The Counterpoint Macro Index tracks the environment and prevailing sentiment in the global technology industry.
The main reason for the improvement was better global economic numbers. Most notably, consumer and producer inflation rates have dropped considerably, ensuring central banks start contemplating an end to the rate hike regime. On the other hand, employment and consumer sentiment have remained strong, while business sentiment has recovered, particularly in the US. As a result, the tech sector can afford to breathe a sigh of relief. The tech sector was among the most bearish for some time, but the outlook has brightened after Big Tech reported a resilient set of earnings during Q1 2023. Additionally, excitement around emerging tech like AI and VR, and the launch of new products such as foldable smartphones, widening availability of renewable energy solutions and electric vehicles, has reignited hopes that demand normalization may be achieved in 2024.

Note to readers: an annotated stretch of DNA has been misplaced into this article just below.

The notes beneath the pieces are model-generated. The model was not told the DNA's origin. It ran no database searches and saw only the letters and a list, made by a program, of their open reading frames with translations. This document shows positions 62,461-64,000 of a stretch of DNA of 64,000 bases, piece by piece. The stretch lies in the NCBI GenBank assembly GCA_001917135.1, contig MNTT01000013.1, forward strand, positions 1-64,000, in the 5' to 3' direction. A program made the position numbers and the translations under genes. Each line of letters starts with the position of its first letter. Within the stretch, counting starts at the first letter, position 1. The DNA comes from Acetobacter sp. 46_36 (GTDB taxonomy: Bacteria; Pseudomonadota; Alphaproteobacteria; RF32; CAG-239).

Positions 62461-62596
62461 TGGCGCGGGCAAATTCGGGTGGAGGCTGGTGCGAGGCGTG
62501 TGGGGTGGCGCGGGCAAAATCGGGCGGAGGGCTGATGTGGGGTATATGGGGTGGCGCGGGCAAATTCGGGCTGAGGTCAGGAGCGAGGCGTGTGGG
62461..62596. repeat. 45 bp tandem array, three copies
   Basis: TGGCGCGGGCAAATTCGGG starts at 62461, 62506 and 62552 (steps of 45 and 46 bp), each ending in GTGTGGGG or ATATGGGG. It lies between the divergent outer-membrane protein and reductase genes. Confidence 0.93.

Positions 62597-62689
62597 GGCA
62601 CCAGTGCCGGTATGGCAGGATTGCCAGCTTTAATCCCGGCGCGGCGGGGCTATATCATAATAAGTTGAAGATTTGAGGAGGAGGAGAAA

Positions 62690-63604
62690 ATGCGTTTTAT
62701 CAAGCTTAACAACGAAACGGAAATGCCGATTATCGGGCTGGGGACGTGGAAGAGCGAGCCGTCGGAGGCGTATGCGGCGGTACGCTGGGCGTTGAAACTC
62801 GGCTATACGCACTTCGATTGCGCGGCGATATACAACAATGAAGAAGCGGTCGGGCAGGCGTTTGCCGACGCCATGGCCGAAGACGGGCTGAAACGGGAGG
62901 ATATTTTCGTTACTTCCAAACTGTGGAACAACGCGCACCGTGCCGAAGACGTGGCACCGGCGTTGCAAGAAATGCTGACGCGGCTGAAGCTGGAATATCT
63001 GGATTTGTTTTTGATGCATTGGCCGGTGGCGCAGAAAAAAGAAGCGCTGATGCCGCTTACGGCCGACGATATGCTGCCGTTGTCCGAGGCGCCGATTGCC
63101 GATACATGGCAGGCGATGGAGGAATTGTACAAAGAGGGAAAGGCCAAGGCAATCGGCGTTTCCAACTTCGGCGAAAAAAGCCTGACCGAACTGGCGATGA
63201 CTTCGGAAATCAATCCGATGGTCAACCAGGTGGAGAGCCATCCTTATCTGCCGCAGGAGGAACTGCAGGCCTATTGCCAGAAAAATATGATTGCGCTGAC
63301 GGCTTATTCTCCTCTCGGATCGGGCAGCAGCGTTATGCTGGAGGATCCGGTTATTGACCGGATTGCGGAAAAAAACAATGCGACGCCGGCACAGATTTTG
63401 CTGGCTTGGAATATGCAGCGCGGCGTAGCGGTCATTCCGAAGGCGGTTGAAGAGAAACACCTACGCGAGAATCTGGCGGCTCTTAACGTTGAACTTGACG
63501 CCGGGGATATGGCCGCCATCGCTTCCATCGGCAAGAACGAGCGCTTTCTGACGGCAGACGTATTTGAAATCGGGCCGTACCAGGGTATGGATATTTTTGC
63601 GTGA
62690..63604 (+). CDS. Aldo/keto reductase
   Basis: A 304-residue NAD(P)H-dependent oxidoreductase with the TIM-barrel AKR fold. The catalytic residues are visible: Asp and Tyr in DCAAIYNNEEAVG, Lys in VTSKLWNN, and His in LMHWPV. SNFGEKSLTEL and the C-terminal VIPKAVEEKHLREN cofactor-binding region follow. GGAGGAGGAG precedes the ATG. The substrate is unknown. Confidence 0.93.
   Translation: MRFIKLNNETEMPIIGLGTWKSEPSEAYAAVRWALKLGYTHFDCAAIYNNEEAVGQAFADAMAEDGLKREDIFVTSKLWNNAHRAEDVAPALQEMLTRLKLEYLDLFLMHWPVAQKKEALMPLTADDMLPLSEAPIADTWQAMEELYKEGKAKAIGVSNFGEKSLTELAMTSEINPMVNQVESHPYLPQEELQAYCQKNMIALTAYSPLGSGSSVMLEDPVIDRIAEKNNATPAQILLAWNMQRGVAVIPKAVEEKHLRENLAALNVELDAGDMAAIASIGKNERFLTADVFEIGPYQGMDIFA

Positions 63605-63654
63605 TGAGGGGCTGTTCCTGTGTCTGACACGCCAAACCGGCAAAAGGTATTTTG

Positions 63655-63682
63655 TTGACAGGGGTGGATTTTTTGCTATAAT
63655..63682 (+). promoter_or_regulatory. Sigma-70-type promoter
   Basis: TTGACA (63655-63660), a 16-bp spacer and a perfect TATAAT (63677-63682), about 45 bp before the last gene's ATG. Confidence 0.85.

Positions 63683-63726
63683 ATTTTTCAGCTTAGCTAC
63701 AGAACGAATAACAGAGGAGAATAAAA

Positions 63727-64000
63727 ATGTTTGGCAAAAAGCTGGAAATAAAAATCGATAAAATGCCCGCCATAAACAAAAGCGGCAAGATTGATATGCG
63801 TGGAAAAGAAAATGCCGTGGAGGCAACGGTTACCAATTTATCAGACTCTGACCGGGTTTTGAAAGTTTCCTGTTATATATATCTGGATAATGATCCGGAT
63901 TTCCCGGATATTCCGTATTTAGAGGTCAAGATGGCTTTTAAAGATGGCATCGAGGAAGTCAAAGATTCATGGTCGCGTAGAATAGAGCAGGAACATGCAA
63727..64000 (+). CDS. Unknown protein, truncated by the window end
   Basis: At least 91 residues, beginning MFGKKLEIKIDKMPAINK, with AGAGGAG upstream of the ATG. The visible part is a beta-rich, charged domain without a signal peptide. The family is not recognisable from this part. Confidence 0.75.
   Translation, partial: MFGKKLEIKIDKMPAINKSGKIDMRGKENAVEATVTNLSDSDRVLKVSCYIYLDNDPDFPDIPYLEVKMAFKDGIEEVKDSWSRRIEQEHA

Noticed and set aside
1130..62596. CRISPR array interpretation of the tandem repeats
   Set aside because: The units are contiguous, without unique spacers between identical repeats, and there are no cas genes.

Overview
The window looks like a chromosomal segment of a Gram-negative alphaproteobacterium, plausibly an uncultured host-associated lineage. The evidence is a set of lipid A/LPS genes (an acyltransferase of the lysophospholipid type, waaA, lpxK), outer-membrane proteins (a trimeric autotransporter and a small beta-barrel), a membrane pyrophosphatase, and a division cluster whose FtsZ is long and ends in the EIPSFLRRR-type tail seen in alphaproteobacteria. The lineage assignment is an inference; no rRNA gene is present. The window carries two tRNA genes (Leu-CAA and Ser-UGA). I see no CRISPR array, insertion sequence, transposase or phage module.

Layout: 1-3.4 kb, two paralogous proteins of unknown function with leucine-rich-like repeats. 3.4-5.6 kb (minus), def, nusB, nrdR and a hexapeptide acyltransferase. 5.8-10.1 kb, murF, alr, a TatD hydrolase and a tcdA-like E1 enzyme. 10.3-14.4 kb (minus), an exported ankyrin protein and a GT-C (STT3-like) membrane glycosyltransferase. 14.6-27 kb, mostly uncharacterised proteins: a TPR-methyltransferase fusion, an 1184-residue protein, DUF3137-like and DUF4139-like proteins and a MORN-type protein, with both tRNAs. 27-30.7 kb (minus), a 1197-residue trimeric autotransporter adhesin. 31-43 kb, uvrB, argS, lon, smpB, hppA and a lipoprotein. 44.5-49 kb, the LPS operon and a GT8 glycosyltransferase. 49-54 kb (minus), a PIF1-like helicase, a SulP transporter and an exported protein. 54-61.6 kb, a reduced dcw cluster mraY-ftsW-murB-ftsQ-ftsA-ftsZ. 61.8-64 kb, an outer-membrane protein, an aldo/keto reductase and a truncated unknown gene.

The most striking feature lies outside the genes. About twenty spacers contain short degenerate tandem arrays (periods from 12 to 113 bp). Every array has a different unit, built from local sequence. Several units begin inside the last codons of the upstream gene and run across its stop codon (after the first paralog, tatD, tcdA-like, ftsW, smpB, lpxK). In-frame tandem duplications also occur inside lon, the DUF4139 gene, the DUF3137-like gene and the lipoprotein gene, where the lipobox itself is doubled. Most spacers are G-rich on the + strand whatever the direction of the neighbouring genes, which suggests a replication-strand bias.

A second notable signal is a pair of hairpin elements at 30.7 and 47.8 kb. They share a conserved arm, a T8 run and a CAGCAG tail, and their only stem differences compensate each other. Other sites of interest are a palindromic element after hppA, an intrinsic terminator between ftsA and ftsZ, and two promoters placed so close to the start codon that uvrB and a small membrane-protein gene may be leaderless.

On the other hand, unsurprisingly, the biggest constraints for the Index in Q2 2023 were yet again in the international arena, as the Russia-Ukraine War continued without an end in sight, US-China relations remained tense after some near accidents and high-level meetings between officials. One issue that we did not foresee was China’s economic recovery reversing course quicker than previously expected. This additionally darkened the prospect for a global recovery in tech demand, particularly as gloomy projections for device sales such as smartphones and PCs continued due to high levels of inventory across the supply chain. Furthermore, regulations have also become more confrontational, with high-profile cases involving competition, privacy, national security and the future of AI playing out in the public.